Brief Analysis of Abdulmutallab (Christmas Day bomber) Web Posting Data

December 30, 2009

(This article was first published on Zero Intelligence Agents » R, and kindly contributed to R-bloggers)

Thanks to Evan Kohlman at the NEFA Foundation for compiling, and Danger Room for publicizing, the data set of all of Farouk Abdulmutallab’s posts to the Islamic Forum on Since Evan took the initiative to download and save the raw HTML data, I thought it would be useful to go one step further and parse it into a more useable (analyzable?) format. With a little work in Python and html5lib I was able to convert the HTML into a long comma-delimited file with observation data for post date, time, title, contents, number of views, and number of replies.

With this new data set I did some arm-chair analysis to see what—if any—interesting could be found. Using R along with ggplot2 I generated several visualizations that contain some notable observations. As I sure you are eager to get your hands on the data, I will say before moving on that the CSV file can be downloaded at the ZIA Code Repository along with an R file used to generate the visualizations and analysis after the jump.

UPDATE: The intrepid Michael Bommarito of Computational Legal Studies took it one step further, and downloaded and parsed all of Abdulmutallab’s postings and correspondences on the web forum. More data for the hungry masses, thanks Mike!

First, I am not one for content analysis, but friend and R expert Josh Reich pulled the data and created a nice Wordle of Abdulmutallab’s posts. Some interesting things here, notably the prominence of words like “think,” “help,” and “want.” Rather than look at the posts themselves, I was interested in the activity; and as such I begin with a histogram of his postings over the time perdiod.


Other than having a very approximate seasonal tendency with two peaks, it is difficult to claim that Abdulmutallab’s posting density followed any strict pattern. Instead, at this binning (every 30 days from the first post, ignore the date label–they are wrong) it appears his activity came in ebbs and flows. Given this bustiness may be useful to also examine the popularity of Abdulmutallab’s posts. Although we have no benchmark for mean post popularity on, we can examine within the sample. Below is a scatter plot of his post’s views versus replies, with points sized and colored by the ratio of replies to views.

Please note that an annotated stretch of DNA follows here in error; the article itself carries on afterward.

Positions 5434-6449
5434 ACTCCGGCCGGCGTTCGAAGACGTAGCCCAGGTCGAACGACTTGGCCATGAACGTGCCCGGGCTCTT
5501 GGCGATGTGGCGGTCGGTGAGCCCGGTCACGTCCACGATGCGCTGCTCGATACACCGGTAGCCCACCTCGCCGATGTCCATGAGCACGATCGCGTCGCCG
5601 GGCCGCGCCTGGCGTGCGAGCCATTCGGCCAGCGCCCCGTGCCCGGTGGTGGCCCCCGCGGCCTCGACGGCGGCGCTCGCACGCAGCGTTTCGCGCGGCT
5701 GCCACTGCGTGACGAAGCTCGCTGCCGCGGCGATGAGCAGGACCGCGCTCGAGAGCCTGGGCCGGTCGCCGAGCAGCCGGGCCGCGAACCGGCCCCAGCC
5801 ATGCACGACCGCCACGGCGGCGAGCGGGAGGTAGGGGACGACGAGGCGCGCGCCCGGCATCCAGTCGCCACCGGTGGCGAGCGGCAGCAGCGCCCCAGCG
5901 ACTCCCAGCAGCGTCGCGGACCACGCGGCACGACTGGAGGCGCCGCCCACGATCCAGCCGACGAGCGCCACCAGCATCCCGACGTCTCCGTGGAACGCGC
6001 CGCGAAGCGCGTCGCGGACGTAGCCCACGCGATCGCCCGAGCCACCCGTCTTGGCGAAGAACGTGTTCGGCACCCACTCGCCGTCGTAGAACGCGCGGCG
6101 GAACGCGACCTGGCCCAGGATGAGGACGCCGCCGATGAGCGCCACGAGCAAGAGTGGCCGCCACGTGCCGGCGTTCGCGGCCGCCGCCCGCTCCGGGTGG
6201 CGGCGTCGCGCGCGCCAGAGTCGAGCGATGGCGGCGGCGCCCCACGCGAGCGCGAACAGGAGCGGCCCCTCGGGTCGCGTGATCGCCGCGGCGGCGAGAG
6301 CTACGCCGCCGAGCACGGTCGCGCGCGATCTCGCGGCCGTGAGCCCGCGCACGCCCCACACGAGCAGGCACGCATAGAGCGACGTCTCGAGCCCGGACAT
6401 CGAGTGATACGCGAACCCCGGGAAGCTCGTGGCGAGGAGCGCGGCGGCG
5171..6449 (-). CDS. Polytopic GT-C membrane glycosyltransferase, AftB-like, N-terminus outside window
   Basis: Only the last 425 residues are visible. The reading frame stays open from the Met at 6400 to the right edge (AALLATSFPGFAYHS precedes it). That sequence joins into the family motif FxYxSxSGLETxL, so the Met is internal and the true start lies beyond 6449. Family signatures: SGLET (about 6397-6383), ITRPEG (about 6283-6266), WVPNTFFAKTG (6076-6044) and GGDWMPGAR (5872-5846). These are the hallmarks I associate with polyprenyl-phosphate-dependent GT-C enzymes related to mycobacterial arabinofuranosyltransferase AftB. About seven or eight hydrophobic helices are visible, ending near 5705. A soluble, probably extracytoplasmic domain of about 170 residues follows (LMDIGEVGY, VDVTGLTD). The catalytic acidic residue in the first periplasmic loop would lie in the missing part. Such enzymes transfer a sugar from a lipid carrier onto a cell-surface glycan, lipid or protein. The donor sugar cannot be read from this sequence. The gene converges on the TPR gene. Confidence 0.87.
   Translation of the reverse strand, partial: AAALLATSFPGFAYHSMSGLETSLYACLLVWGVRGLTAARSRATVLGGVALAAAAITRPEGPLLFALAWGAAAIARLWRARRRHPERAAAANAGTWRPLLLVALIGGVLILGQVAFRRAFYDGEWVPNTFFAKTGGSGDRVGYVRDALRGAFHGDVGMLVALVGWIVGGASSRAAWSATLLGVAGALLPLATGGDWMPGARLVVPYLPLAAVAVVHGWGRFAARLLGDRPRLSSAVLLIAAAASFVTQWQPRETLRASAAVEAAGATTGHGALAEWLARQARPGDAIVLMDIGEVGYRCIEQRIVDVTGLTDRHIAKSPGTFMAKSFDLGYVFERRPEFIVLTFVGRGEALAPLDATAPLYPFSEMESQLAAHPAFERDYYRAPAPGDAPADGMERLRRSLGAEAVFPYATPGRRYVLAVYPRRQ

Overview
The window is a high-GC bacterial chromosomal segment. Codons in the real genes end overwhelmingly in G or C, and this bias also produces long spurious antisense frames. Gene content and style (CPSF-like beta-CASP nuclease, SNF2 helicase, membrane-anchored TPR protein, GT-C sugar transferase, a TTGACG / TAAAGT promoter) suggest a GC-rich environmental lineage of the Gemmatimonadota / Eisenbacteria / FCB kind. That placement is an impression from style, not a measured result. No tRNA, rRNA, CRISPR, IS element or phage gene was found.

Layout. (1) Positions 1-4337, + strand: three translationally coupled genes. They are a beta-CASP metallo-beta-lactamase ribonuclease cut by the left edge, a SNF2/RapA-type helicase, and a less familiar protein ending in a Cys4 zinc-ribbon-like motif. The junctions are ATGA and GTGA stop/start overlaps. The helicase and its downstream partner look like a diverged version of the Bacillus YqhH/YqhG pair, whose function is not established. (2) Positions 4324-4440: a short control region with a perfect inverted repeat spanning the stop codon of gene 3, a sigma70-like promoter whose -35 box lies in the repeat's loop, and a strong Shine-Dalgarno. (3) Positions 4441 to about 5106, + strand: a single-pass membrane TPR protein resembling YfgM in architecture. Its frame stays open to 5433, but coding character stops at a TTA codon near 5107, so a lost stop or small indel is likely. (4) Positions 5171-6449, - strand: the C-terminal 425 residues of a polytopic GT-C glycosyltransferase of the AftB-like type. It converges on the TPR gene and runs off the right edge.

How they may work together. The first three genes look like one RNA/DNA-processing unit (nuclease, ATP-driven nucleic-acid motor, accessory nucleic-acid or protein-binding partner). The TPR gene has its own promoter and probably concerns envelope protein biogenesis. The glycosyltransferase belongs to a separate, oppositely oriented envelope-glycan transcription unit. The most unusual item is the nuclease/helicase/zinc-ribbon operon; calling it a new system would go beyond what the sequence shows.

This data is quite skewed, so logs were taken, and from this we can see the relationship is rather linear. There are; however, several notable posts that receive nearly one reply for every two views (large red points). For the final analysis I combine both time and activity to see if there were any periods where Abdulmutallab received notably high attention from forum users. The plot below shows his post’s view and reply counts in chronological order.


Two interesting observation from this visualzation. First, while the previous plot indicates that several posts receive a high ratio of replies to views, this plot shows that these high ratio posts are not the most popular. In fact, the most popular posts (by view count) have relatively few replies, and all happen within a short time span. This latter observations is most interesting, as clearly Abdulmutallab was writing on something very interesting to the audience during this span. The next step would be to go back into the data, examine that time period and analyze the posts’ content.

Another idea would be to create a model to examine if lagged number of replies predicted length or content of a post. There may also be something interesting to say about the content of a post’s title and the how that attracts users. Unfortunately, without the content of those replies and only the count it is hard to determine what the relationship is.

What are your ideas?

Photo: Danger Room

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